FX Insights 3/5

Last week saw the U.S. dollar continue a rebound from multiyear lows against a backdrop of rising treasury yields and tumbling equity markets. Federal Reserve Chairman, Jerome Powell, testified before congress last week in his first public appearance as chairman, offering a hawkish view on the American economy and keeping alive hopes of an accelerated schedule of rate hikes from the Fed. Specifically he noted that, “the central bank can continue gradually rising rates as the outlook for growth remains strong” moreover he stated that “market volatility won’t stop more rate hikes.” In response, the Dow shed 250 points.

In a mixed week for U.S. fundamental data core inflation remained at a tepid 1.5% while consumer confidence read the highest since 2000, perhaps suggesting consumers aren’t quite as concerned with inflation as the central bank. Weekly jobless claims printed a 49-year low, highlighting the strength of American labor markets which has largely underpinned the aforementioned confidence amongst consumers. The pace of pending homes sales fell to a 4 year low in January and will remain a data point to monitor moving forward as analysts assess the impact on the housing market of rising interest rates and thus mortgage rates. A jobs report this Friday should provide further confirmation that the Fed has reached the second part of its mandate with the unemployment rate expected to inch down to 4%. Until then however, the U.S. dollar will see few opportunities for upward data surprises and may find itself exposed to political risks. The big story coming into the week is President Trump’s talk of imposing heavy tariffs on steel and aluminum which could threaten to incite further trade wars. The protectionist rhetoric lifted the dollar against emerging market and commodity currencies, while weakening it against other reserve currencies, in particular the euro and yen.

Bearing the brunt of Trump’s trade talk has been the Canadian dollar, which has opened this week nearing 8 month lows against the U.S. dollar. Fourth quarter GDP growth arrived at 1.7% annualized, below a consensus 2% and well below the Bank of Canada’s projections of 2.5%. A slump in crude oil also weighed heavily on commodity linked-currency. Trump’s latest talk of steel and aluminum import tariffs further threatens the Canadian economy amidst the backdrop of ongoing NAFTA uncertainties. Given economic moderation and trade uncertainties, the Bank of Canada is expected to retain its data-dependent approach and stand pat at its meeting this Wednesday. This week’s decision will not be accompanied by a press conference or economic projections so markets may look to an address by Deputy Governor, Timothy Lane, to the Vancouver Board of Trade on Thursday for further insights to the bank’s decision. Important data on housing will be released Thursday, followed by a labour survey Friday. As housing activity still accounts for the majority of growth in the Canadian economy, the releases could well be indicative of the pace of economic moderation for the first quarter.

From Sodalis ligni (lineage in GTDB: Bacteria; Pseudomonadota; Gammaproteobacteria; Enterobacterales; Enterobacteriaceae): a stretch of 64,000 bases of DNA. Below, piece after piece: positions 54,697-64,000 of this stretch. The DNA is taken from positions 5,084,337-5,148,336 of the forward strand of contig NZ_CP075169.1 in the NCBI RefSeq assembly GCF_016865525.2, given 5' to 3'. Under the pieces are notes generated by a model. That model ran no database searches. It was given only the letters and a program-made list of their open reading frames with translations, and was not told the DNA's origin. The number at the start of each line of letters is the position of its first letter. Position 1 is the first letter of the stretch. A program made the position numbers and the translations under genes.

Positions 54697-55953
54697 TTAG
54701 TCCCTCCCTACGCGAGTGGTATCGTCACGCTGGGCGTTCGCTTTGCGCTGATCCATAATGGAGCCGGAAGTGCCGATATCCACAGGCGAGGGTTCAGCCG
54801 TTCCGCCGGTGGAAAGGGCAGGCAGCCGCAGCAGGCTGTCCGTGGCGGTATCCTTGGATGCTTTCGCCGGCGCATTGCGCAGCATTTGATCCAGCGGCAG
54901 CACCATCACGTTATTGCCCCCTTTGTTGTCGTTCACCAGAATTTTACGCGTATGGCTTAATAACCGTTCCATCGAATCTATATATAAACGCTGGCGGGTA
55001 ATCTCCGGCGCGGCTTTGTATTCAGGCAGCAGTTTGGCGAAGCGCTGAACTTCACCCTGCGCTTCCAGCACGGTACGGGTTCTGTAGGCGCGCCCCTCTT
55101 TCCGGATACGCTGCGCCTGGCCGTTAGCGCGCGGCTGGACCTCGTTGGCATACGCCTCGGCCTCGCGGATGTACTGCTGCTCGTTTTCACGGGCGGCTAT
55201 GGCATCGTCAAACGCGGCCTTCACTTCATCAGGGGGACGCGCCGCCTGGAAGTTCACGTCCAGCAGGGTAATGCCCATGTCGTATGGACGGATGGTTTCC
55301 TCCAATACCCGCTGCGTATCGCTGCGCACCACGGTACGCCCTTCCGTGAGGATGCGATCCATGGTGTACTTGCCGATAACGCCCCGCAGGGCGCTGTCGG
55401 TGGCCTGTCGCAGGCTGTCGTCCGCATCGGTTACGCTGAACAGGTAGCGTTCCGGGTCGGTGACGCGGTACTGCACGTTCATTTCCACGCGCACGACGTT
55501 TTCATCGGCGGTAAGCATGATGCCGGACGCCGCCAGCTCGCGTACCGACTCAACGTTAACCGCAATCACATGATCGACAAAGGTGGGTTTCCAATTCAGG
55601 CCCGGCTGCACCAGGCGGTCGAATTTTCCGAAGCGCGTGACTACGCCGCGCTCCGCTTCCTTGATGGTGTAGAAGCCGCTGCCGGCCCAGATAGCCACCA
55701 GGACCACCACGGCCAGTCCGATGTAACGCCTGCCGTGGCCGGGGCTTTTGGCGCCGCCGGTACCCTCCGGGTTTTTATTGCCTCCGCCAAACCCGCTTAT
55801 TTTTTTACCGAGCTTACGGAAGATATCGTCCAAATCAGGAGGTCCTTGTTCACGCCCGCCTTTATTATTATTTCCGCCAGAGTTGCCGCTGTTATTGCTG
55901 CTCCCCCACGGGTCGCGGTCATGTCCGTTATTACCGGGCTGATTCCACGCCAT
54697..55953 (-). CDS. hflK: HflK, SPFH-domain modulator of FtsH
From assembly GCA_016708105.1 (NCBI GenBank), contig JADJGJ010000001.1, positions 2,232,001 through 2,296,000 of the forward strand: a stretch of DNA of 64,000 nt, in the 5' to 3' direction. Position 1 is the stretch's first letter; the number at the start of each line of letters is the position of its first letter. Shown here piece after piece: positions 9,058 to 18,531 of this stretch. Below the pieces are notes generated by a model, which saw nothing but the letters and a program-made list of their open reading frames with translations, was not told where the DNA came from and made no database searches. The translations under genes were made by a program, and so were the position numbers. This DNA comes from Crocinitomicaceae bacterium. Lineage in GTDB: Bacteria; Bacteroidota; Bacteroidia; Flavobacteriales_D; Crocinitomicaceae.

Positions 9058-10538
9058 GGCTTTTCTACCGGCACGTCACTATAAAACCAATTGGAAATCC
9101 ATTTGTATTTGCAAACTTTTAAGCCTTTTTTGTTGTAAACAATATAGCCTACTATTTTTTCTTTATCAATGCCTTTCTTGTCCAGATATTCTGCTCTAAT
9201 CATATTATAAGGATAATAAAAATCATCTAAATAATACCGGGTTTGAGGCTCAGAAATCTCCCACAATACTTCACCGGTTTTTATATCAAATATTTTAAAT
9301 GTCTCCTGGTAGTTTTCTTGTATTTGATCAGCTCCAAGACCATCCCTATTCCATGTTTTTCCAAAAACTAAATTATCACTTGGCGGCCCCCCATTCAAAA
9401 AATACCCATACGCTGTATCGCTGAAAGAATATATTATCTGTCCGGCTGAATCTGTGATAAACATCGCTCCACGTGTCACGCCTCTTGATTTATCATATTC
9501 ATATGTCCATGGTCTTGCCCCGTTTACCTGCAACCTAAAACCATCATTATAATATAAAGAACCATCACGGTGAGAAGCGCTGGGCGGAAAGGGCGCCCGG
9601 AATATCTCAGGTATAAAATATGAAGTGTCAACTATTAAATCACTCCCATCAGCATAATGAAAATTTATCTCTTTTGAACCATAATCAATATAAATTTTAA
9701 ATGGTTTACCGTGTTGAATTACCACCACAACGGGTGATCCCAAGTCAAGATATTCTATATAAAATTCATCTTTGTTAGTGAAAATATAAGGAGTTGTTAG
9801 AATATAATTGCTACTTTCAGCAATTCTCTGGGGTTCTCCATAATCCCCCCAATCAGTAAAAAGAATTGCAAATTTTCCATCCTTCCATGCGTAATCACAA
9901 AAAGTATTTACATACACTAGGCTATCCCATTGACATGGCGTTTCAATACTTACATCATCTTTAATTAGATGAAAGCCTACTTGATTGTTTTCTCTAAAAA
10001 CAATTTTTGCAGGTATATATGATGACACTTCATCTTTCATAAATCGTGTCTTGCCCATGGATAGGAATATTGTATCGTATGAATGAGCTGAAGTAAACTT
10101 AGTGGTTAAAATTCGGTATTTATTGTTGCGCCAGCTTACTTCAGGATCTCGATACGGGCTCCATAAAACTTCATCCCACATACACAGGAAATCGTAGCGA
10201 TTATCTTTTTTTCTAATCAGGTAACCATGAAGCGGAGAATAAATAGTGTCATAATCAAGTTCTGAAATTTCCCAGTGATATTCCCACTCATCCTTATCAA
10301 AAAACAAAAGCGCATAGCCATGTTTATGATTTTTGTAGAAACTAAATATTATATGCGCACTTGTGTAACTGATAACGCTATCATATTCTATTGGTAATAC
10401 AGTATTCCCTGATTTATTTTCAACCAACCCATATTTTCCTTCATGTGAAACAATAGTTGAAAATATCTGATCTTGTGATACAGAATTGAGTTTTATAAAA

Taking center stage on Thursday, the European Central Bank will be the third of four major central banks making interest rate decisions this week. Despite recent turbulence, the euro has rallied starting the year as the Eurozone experiences a strong and synchronized economic expansion. Markets will look for any change in forward guidance communicated by ECB President, Mario Draghi, as expectations mount for monetary policy in Europe to phase out of gradual cautiousness. Political developments over the weekend delivered a mixed set of news which could perhaps complicate the Eurozone’s near-term stability. In Germany, the Social Democratic Party voted to form another coalition government, securing Chancellor, Angela Merkel, a 4th term in power and ending months of political deadlock. However, the political risk has now transferred to Italy—the Eurozone’s third largest economy—as Italy’s general elections on Sunday showed a surge in populist parties albeit proving indeterminate.

Sources: Bloomberg, Wall Street Journal, Reuters, Barclays, Bank of America, Econoday, 4cast

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